From its origins in the Blue Ridge Mountains north of Greenville to downtown Columbia, the Saluda River flows through South Carolina for 200 miles, creating a wide array of recreational opportunities along the way.
From trout fishing to tubing to kayaking, the river offers something for everyone. You can walk trails along its forested banks, go ziplining over the water or rock hopping across shoals. Kayakers and canoeists can paddle through quiet stretches of the river or brave rip-roaring rapids for a thrilling adventure ride.
Here are eight fun things to do on the Saluda River:
1 – Tubing
In the Upstate, Saluda Outdoor Center in Easley will provide you with a tube, life jacket and shuttle for a two-hour float trip. If you want to experience the Lower Saluda—the section below the Dreher Shoals Dam on Lake Murray—you can rent tubes from Saluda Shoals Park or Palmetto Outdoors in Columbia. Both provide shuttle service.
For do-it-yourselfers, Dolly Cooper Park in Powdersville features a tubing loop that allows you to float downstream for a quarter mile, then take out and walk back to the put-in on a paved trail and do it all over again. You’ll need to bring your own floatation device but admission to the park is free.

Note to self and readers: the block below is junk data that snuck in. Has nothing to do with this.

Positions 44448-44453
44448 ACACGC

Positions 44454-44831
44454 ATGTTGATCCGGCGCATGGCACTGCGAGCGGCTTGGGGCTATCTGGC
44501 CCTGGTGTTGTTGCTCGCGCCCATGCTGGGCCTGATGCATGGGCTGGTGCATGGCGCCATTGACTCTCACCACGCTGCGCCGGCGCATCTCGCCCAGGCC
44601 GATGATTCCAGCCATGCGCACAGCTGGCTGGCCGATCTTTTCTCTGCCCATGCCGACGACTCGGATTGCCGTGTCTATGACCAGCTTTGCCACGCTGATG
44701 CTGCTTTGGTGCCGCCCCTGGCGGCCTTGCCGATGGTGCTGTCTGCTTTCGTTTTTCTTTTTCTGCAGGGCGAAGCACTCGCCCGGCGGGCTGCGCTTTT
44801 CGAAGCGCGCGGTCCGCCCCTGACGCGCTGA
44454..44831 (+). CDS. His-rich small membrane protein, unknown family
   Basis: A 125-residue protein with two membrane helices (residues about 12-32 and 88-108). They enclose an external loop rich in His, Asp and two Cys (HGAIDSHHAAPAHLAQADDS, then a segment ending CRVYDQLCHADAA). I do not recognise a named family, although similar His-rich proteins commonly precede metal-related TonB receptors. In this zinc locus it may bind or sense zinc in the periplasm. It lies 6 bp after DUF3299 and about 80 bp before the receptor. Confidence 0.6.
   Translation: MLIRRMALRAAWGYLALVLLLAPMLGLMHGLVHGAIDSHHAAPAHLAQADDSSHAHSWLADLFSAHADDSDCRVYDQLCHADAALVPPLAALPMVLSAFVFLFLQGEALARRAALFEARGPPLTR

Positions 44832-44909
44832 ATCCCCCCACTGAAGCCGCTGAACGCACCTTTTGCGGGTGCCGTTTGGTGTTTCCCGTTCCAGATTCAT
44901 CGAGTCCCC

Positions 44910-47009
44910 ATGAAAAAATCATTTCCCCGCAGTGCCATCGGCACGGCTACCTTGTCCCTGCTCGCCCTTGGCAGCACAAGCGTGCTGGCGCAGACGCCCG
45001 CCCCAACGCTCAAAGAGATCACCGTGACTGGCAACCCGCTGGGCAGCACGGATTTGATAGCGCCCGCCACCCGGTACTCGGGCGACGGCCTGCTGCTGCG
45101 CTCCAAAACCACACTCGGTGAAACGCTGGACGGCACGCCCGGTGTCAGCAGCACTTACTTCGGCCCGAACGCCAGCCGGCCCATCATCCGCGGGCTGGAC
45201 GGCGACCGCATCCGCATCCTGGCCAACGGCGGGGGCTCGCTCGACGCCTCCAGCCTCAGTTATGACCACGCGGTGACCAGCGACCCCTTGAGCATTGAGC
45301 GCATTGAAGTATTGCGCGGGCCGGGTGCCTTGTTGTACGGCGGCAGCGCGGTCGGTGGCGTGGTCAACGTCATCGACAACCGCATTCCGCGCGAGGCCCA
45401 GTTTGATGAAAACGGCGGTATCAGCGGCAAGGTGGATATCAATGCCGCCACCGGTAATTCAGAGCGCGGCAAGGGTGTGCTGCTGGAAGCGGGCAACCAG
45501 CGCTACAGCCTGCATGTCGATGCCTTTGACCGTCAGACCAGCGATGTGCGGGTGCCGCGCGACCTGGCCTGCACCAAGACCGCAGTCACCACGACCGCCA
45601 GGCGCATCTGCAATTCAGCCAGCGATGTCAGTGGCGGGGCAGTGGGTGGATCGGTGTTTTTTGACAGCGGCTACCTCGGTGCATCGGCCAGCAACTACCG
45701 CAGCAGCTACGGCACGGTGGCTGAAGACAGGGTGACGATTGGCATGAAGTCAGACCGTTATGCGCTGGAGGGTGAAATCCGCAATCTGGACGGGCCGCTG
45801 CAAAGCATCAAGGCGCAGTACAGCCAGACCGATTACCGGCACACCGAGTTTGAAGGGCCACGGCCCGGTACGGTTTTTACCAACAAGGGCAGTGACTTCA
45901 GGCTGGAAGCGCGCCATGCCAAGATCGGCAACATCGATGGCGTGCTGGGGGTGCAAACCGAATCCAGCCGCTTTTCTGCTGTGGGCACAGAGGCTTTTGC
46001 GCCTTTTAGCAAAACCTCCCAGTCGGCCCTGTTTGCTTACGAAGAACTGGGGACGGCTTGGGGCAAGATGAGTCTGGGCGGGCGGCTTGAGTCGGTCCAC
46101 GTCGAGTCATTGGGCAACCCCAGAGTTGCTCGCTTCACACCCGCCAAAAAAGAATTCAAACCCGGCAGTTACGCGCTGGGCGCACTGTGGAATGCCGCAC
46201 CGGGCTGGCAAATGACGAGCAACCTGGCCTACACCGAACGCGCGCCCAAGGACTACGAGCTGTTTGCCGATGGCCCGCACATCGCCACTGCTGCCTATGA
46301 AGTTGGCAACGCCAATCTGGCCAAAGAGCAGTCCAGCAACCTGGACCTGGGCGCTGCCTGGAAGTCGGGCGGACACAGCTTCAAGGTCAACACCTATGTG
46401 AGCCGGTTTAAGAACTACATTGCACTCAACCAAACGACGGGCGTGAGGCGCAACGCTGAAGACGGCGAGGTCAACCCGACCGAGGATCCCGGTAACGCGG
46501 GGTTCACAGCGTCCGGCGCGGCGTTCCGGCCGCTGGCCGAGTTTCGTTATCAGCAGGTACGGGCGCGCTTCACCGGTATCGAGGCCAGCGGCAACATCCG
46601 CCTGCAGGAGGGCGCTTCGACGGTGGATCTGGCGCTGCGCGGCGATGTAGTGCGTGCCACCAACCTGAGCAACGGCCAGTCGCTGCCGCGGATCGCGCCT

2 – Kayaking
Whether you prefer a peaceful paddle on a slow-moving stream or the excitement of whitewater, you can do both on the Saluda. Paddlers with their own boats can get information on trip routes and access points for both the Upper and Lower Saluda on www.gopaddlesc.com.
Don’t have a boat? Rent one from a local outfitter or take a guided kayaking trip. In Piedmont, Saluda River Rambler offers kayak rentals and shuttles for a 6-mile trip. A 9.5-mile trip will be available in the future. Along with tubes, Saluda Shoals Park provides both canoe and kayak rentals and shuttle service for a one-hour paddle. The park also offers guided sunset paddles and private guided canoe and kayak trips. If you have your own transportation, you can rent a kayak or canoe at River Runner Outdoor Center in Columbia and map out your own trip.
One of the most exciting sections of the Saluda runs through Columbia, where the remains of a dynamited coffer dam has created rapids that can range from Class III to Class V, depending on the flow of the river. You can put in at the new Saluda Riverwalk and paddle to any one of the access points downstream. Along the way, you’ll encounter several Class II-plus rapids.
3 – Biking
Prefer to stay on dry land? You can still enjoy the river environment from trails that wind along its banks. In Columbia, the scenic 2.5-mile Saluda Riverwalk runs past a stretch of the tributary that includes the famed Millrace rapids, a favorite play area for whitewater boaters. You can watch them perform pirouettes, stern squirts, flips and other whitewater boating tricks from an observation deck on the trail.
Saluda Shoals Park also offers a 2.5-mile bike-friendly greenway along the riverfront with an observation deck for viewing wildlife.